The other FO had a case of Captainitis; he'd been a six-year FO at Comair and felt more than ready to upgrade, even with a mere hundred hours in the JungleBus. Most of the trip it was present only in small things like mannerisms and body language. The last leg into MSP, though, the Captanitis manifested itself in a big way. My FO was landing on 35, and floated the landing slightly. I had briefed beforehand that I would take control once the airplane was slowed to around taxi speed. While we were still around 80 knots, tower told us "Right turn when able, hold short 30L on W10, tower 126.7" I started to respond to the instructions; without warning my FO jammed on the brakes and inputted full right rudder, attempting to make the turnoff at Y. That's not a 90 degree turnoff, but it's sharper than a normal high-speed turnoff. It happened too quickly for me to intervene; the g-forces threw me into the left side of my seat. When we were parked at the gate, I asked my FO what exactly was he thinking on that landing. He gave me a quizical look, so I told him it had really alarmed me and it was pretty non-standard for the FO to make the turnoff, especially without it being briefed beforehand. He tried to brush it off: "Oh, I did that all the time at Comair!" I told him to leave the turnoffs to the Captains, and if he did something like that with me again it'd be the last time I'd let him land. He looked pretty chastened and made a quick exit. Afterward, I wondered if perhaps I should've addressed his Captainitis earlier in the trip. It would've been a quiet trip but I doubt he would've done something so audacious afterward.

That's the approach Dave at FL390 took recently. His FO was exhibiting signs of Captainitis and had done several things that, while fairly minor, indicated at least some disregard for their company's aircraft manual. On the second day of their trip, Dave gave him "the talk." There are a few unwritten rules for "the talk" which Dave demonstrated in his post. First, it's something you do in private. Being corrected by the Captain is embarassing enough for a FO without others witnessing it. In the flight deck after the parking check is complete but before the cockpit door is opened is an ideal time. Secondly, you use "the book" to point out exactly where the FO erred. Simply listing your pet peeves allows the FO to think you're just a grouch who likes things done his way; backing yourself up with company policy shows that you both know the policy and expect your FO to know and follow it. Finally, don't expect your FO to like you very much after "the talk." It'll probably be a quiet trip. That's ok - what's important is that your FO is flying safely and by the book. If the poor performance persists, then you move onto the next level by getting the union's professional standards commitee involved - or as an absolute last resort, the chief pilot's office. Fortunately, that's extremely rare. Most FOs are very good at what they do, and they make the Captain's job immeasurably more pleasant.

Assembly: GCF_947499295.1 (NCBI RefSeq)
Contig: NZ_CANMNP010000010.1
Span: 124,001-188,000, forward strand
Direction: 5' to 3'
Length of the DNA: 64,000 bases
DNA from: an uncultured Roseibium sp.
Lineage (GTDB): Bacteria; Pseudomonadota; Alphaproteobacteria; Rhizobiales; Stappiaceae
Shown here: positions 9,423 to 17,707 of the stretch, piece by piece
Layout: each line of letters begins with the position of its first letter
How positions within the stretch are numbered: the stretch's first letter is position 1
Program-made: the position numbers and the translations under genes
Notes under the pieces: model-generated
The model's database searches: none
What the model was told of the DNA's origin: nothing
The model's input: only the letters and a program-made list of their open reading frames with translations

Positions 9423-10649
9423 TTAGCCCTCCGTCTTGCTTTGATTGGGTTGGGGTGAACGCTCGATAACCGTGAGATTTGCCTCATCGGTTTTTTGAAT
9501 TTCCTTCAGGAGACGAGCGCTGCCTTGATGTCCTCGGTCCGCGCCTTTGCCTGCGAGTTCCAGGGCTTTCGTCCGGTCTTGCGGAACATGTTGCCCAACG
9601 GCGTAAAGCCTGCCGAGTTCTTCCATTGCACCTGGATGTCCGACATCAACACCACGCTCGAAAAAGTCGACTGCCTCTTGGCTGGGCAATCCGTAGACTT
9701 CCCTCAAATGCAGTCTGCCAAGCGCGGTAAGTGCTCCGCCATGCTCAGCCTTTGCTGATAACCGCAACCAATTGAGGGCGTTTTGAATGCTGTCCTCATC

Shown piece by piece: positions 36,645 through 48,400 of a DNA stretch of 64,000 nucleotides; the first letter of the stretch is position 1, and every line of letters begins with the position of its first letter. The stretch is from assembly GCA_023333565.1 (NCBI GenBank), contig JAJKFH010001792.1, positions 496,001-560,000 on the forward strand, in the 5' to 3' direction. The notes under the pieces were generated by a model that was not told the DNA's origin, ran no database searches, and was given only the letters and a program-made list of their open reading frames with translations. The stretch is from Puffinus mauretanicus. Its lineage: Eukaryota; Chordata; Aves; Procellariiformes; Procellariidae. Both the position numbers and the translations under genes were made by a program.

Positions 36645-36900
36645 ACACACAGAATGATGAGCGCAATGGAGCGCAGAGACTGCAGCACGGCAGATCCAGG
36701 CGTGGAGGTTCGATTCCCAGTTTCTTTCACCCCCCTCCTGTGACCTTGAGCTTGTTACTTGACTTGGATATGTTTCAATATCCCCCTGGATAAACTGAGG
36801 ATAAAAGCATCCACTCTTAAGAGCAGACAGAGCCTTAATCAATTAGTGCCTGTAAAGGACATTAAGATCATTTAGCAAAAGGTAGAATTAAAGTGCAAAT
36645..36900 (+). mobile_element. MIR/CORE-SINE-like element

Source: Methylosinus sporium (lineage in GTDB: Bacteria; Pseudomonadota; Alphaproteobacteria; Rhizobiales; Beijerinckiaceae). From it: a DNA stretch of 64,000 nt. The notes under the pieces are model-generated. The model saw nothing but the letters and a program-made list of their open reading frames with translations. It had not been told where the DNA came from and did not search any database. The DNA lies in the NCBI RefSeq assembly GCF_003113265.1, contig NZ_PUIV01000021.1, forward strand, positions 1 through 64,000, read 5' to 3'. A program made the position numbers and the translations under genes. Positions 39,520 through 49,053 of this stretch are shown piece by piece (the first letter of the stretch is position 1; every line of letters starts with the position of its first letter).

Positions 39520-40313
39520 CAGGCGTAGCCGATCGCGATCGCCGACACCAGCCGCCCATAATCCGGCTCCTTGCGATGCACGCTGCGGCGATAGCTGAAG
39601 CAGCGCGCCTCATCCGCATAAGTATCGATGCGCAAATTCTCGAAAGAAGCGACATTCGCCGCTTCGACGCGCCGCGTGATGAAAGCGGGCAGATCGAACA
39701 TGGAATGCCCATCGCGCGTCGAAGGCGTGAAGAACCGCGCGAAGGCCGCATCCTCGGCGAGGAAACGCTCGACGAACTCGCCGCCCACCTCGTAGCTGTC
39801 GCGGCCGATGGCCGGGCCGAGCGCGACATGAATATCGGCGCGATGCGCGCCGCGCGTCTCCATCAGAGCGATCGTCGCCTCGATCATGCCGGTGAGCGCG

cscscscs said...

great article! just out of interest, why arent the FOs supposed to do the turnoffs?

Tom said...

very interesting, thanks for the post.

Karl Chang said...

Great article! I am an FO for a Chinese airline, and I wish this article could be translated for many of our FOs. They could really use some good points brought up here.

Joaquin said...

Hey Sam-

I was the guy you met for a beer at McMenamin's in Vancouver last year. I did end up going into flying, and have been instructing for a bit over a year. The recent developments in the industry have made my stay in flight instruction longer than I anticipated, but I'm having a good time and getting lots of good experience.

I wanted to let you know that all the time and hard work you put into this blog is very appreciated. I often refer back to this blog's archives for insight when I've got a particular flying-related issue running through my head. I look forward to your new posts, and find your writing to be a wonderful positive resource for folks like me who are trying to make the best of this crazy career. Thanks!

Mark said...

Reading along the way I wondered in what role you were speaking when using the first-person.

This especially caught me in the third paragraph: "In situations where significant technique is involved - night visual approaches in the mountains, for example - I keep up a steady diologue explaning what I'm doing to the other guy. I really appreciate it when they do the same for me. I don't have to guess what they're thinking, and can devote more time to my own duties rather than constantly monitoring theirs."

Is the "I" the Captain or the FO?

It especially caught my attention because I have come to think that the job of a good FO is to monitor what the other pilot is doing and be clearheaded and ready to respond should something not look quite right.

Sam said...

cscscscs-- A few reasons. The tiller is on the Captain's side only and the rudder pedals only steer the nosewheel up to 7 degrees deflection. If you run out of steering authority with the rudder pedals, transferring to the tiller is very awkward - especially if you're transferring control between pilots at the same time. Besides, the decision as to when the airplane is sufficiently slowed to safely turn off given the surface conditions is best left up to the Captain.

Carl Chang - Feel free to translate & distribute it.

Sam said...


In that paragraph, "I" was me as a Captain. I did the same thing (verbalize my intentions) as an FO. I understand what you're saying about monitoring the other guy being a primary responsibility for an FO. Actually, it's a primary responsibility for whoever is the Pilot Not Flying for a particular leg - that's why some airlines call that role "Pilot Monitoring". But it's certainly not the only role, the PNF has a lot of other things they need to get done as you prepare for the approach. If the PF verbalizes their actions, it doesn't relieve the PNF of the responsibility to monitor the PF, but it does make doing so easier and frees up time for their other duties.

MEade said...

Sam, thanks for the blogs. Found it doing some study for the JungleBus, so the Hydraulic and Electric systems study has been very useful for me. I'm working my way through the CBT, but those "CBT Voices" have a tendency to put me to sleep! :o) Anyway, look forward to reading some more JungleBus Systems Posts!